Knowledge Transfer and Knowledge Management

Peter MerrittBusinessLeave a Comment

Mining and safeguarding your organization’s most important asset - before it walks out the door.

“Knowledge is power”; yep, we’ve all heard it, and a few may even know its origin*1. But when highly skilled subject matter experts, (engineers, system developers, clerks and – yes – even managers) leave their organizations, either forever or on internal transfer, they take with them years of hard-earned, experience-based knowledge - much of it undocumented and often irreplaceable. Organizations can thereby lose a good part of their competitive advantage for no good reason.

The tsunami of “baby-boomer” retirements has created the most visible, urgent need to transfer such knowledge to the next generation. But there is also an ongoing torrent of acquisitions, layoffs, and successions—not to mention commonplace promotions and transfers—all of which involve the loss of essential expertise. And with the introduction of more and more complex systems, this problem cannot be wished-away. What is needed is a coherent Knowledge Transfer (KT) or Knowledge Management process.

A brilliant plan - that’s what we need…

There are innumerable books around based on original research, interviews with top managers, and a wide range of corporate examples. Whilst it may take a while to find the one which suits your organisation best, be you General Motors or a General Store, they can provide a variety of practical options for identifying your firm’s KT treasures and how to store and transfer that intelligence from experts to successors. A good KT process will enable managers to:

  • Determine the seriousness of their knowledge risk/loss by identifying the KT essential to their business (“…So, what exactly does Old XXXXX do now? And why, how, when...?”). My first boss called this the ‘under a bus test’, when change happens suddenly to a critical link!
  • Utilize proven techniques for transferring and storing knowledge – especially when its loss is sudden or imminent! “Hey, old XXXXX in Client Management won the lottery last night…”
  • Identify and implement long-term transfer program ‘apprenticeships’, including individual learning plans for successors. And remember, this year’s successor is also going to leave at some point, so a long-term strategy is vital.
  • Assess the success of their knowledge transfer initiatives by testing (“…Apes do read philosophy, Otto. They just don’t understand it…” *2). If you can do it the first time while the expert is still available, perhaps playing the role of a new recipient of the KT, that is a good way to ensure the quality of your KT process.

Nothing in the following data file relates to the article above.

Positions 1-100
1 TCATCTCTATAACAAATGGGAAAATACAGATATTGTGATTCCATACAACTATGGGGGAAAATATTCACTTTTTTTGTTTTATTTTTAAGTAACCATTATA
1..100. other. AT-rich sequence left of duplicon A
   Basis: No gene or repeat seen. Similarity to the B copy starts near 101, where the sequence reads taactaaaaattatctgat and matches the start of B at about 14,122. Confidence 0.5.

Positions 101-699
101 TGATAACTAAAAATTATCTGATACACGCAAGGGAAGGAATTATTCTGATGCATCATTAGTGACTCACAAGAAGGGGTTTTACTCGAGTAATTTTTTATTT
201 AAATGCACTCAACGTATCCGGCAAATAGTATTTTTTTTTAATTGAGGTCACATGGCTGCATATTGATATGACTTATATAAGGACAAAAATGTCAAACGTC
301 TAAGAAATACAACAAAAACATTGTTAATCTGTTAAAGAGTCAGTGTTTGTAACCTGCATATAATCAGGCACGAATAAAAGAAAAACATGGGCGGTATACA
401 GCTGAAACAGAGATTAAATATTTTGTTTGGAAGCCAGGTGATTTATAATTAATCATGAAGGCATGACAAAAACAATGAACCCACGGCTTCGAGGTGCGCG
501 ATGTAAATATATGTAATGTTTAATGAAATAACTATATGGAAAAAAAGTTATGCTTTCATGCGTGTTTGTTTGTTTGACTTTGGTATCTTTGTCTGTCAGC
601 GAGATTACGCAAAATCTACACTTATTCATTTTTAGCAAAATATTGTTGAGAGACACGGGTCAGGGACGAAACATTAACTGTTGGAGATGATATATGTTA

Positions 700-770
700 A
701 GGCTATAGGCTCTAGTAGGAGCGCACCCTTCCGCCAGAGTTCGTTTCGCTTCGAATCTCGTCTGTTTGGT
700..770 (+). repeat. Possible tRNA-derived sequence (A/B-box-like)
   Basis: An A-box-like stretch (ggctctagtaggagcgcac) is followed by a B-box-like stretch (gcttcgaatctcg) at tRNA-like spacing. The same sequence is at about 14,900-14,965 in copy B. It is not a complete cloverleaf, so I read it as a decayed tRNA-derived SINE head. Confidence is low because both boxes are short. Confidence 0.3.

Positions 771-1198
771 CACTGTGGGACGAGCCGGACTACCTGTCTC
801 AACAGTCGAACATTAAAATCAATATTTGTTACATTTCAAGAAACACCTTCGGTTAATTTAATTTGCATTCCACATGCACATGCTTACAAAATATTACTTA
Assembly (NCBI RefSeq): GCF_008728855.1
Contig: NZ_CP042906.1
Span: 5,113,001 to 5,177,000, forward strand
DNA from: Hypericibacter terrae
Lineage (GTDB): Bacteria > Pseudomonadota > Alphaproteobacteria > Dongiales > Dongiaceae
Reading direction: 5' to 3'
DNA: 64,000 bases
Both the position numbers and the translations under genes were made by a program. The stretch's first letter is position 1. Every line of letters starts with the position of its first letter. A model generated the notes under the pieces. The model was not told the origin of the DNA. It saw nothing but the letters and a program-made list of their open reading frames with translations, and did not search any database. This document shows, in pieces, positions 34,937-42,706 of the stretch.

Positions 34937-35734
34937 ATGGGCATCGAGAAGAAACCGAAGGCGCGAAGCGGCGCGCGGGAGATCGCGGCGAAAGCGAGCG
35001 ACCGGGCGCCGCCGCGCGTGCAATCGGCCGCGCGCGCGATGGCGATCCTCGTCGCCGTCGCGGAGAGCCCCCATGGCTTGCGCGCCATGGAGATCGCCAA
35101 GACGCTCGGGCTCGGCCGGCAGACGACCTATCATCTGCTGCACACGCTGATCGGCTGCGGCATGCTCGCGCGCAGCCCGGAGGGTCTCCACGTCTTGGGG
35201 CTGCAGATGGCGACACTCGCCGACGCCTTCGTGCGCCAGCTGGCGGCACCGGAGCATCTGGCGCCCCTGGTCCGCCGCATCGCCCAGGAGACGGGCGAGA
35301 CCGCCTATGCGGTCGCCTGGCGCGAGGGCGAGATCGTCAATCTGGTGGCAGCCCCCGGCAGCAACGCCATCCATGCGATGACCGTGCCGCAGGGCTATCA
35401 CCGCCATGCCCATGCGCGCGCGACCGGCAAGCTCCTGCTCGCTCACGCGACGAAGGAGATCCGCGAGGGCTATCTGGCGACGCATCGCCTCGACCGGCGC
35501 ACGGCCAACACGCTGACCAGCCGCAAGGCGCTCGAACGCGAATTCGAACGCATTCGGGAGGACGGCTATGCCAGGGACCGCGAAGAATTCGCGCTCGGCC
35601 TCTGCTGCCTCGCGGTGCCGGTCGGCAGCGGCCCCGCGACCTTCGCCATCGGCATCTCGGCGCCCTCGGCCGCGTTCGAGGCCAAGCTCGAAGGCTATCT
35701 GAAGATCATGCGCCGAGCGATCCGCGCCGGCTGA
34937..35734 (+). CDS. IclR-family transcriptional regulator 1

• Remember eggs, basket – if the KT is so damned vital, why does only one person in the organisation know…?
  • Make Improvements – “Well, we’ve always done it that way....”. But when was the last time somebody asked why? There are differences in cost as well as process between something needing to be done and how it is accomplished. There may now be tools & techniques which perhaps weren’t invented when this started. Newbies and successors can and should challenge the existing order. But beware change for change’s sake – the desire of a new manager/guru wanting to leave their mark is the same as that which drove their ancestors to carve on caves, rocks, trees, or each other. And the higher the bod, the greater the risk – ask RBS…

Techniques & tools

Whilst it is true that, in future, AI systems may well be able to analyse systems and ‘reverse-engineer’ quite complex programs and formulae, this does not (yet) apply to most computer systems and certainly not process and paper-based, pre-system architectures. And always bear in mind that while getting Old XXXXX to just write stuff down is better than nothing, what about other tools which are now easily to hand:

  • Videoing talks/lectures, 1:1 KT sessions – nothing like getting stuff from the horses’ mouth, and it is then available long after the horse has bolted. Plus the interviewee may be both more forthcoming and give better emphasis to key elements when speaking (it’s why ‘Oral History’ projects are now so important across the globe).
  • Ensure that the KT library is kept up-to-date with key changes (especially true with computer systems, but also affects processes – like your data backup passwords, or company fire drill?!).

Above all, persevere - if it’s hard to get the awkward old, ah, ‘expert’ to record things in a coherent manner, try attaching a ‘shadow’ to follow what they do, make notes and – perhaps in a review session – then ask pertinent questions to fill-in those old, terrible gaps which everyone brought up on DOS and CICS systems knows by heart… And whilst ‘agile’ approaches can succeed in many areas (‘just-in-time’ analysis), sometimes there isn’t enough time – it’s why they teach all drivers how to do an emergency stop as well as steer normally; you cannot ‘just figure it out’ on the rare occasion it is required!

In any event, religiously backing up terabytes of data is really only half the battle - without the knowledge of how it’s used, it is only going to be of interest to your company’s successors, or future archaeologists! You have been warned.

*1 - The original phrase "scientia potentia est" is a Latin aphorism commonly attributed to Sir Francis Bacon – for more, see here.

*2- One of my favourite film quotes... see here.


About the Author

A picture of Peter Merritt the author of this blog

Peter Merritt

Senior Consultant

Peter is one of our senior consultants and has many years of programming and software consultancy to call upon, having ‘seen the light’ and changed careers from the Public Sector back in the early 1980s when computers less powerful than your watch filled a room! More about Peter.

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